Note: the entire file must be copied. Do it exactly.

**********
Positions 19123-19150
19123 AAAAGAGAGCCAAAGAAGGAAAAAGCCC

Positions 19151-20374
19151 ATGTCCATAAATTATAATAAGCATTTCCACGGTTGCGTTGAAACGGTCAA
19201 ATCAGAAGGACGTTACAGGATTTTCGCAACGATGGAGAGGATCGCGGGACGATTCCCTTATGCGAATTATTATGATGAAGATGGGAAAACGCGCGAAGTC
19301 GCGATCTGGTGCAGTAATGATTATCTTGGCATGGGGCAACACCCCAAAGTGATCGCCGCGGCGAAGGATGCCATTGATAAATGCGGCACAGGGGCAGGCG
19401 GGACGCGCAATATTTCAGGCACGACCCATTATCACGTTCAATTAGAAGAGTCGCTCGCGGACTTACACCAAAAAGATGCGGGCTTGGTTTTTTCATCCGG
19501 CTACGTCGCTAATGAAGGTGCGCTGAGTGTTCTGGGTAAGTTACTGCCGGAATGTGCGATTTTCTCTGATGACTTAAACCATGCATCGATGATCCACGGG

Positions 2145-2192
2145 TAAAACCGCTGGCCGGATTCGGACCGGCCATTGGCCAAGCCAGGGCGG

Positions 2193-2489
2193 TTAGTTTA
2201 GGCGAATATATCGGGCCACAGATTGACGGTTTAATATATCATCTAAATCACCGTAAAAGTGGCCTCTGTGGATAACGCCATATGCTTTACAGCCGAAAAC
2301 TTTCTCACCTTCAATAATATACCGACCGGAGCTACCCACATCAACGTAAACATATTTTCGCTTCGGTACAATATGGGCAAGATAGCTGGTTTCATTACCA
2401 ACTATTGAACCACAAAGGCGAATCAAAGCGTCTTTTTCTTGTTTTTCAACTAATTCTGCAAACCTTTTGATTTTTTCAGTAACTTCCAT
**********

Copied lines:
Positions 19123-19150
19123 AAAAGAGAGCCAAAGAAGGAAAAAGCCC

Positions 19151-20374
19151 ATGTCCATAAATTATAATAAGCATTTCCACGGTTGCGTTGAAACGGTCAA
19201 ATCAGAAGGACGTTACAGGATTTTCGCAACGATGGAGAGGATCGCGGGACGATTCCCTTATGCGAATTATTATGATGAAGATGGGAAAACGCGCGAAGTC
19301 GCGATCTGGTGCAGTAATGATTATCTTGGCATGGGGCAACACCCCAAAGTGATCGCCGCGGCGAAGGATGCCATTGATAAATGCGGCACAGGGGCAGGCG
19401 GGACGCGCAATATTTCAGGCACGACCCATTATCACGTTCAATTAGAAGAGTCGCTCGCGGACTTACACCAAAAAGATGCGGGCTTGGTTTTTTCATCCGG
19501 CTACGTCGCTAATGAAGGTGCGCTGAGTGTTCTGGGTAAGTTACTGCCGGAATGTGCGATTTTCTCTGATGACTTAAACCATGCATCGATGATCCACGGG

Positions 2145-2192
2145 TAAAACCGCTGGCCGGATTCGGACCGGCCATTGGCCAAGCCAGGGCGG

Positions 2193-2489
2193 TTAGTTTA
2201 GGCGAATATATCGGGCCACAGATTGACGGTTTAATATATCATCTAAATCACCGTAAAAGTGGCCTCTGTGGATAACGCCATATGCTTTACAGCCGAAAAC
2301 TTTCTCACCTTCAATAATATACCGACCGGAGCTACCCACATCAACGTAAACATATTTTCGCTTCGGTACAATATGGGCAAGATAGCTGGTTTCATTACCA
2401 ACTATTGAACCACAAAGGCGAATCAAAGCGTCTTTTTCTTGTTTTTCAACTAATTCTGCAAACCTTTTGATTTTTTCAGTAACTTCCAT